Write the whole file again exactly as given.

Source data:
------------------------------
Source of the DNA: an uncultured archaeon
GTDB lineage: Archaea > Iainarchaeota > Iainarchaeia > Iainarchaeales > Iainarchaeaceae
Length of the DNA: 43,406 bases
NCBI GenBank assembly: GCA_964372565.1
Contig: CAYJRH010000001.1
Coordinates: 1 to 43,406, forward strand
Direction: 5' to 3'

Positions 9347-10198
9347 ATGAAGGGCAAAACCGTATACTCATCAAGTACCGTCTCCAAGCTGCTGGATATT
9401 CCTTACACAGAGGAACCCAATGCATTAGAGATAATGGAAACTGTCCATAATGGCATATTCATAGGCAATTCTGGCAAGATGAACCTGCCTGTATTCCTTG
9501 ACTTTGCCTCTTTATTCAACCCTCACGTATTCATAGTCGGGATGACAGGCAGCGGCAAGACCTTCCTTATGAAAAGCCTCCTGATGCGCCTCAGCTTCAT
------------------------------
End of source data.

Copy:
Source of the DNA: an uncultured archaeon
GTDB lineage: Archaea > Iainarchaeota > Iainarchaeia > Iainarchaeales > Iainarchaeaceae
Length of the DNA: 43,406 bases
NCBI GenBank assembly: GCA_964372565.1
Contig: CAYJRH010000001.1
Coordinates: 1 to 43,406, forward strand
Direction: 5' to 3'

Positions 9347-10198
9347 ATGAAGGGCAAAACCGTATACTCATCAAGTACCGTCTCCAAGCTGCTGGATATT
9401 CCTTACACAGAGGAACCCAATGCATTAGAGATAATGGAAACTGTCCATAATGGCATATTCATAGGCAATTCTGGCAAGATGAACCTGCCTGTATTCCTTG
9501 ACTTTGCCTCTTTATTCAACCCTCACGTATTCATAGTCGGGATGACAGGCAGCGGCAAGACCTTCCTTATGAAAAGCCTCCTGATGCGCCTCAGCTTCAT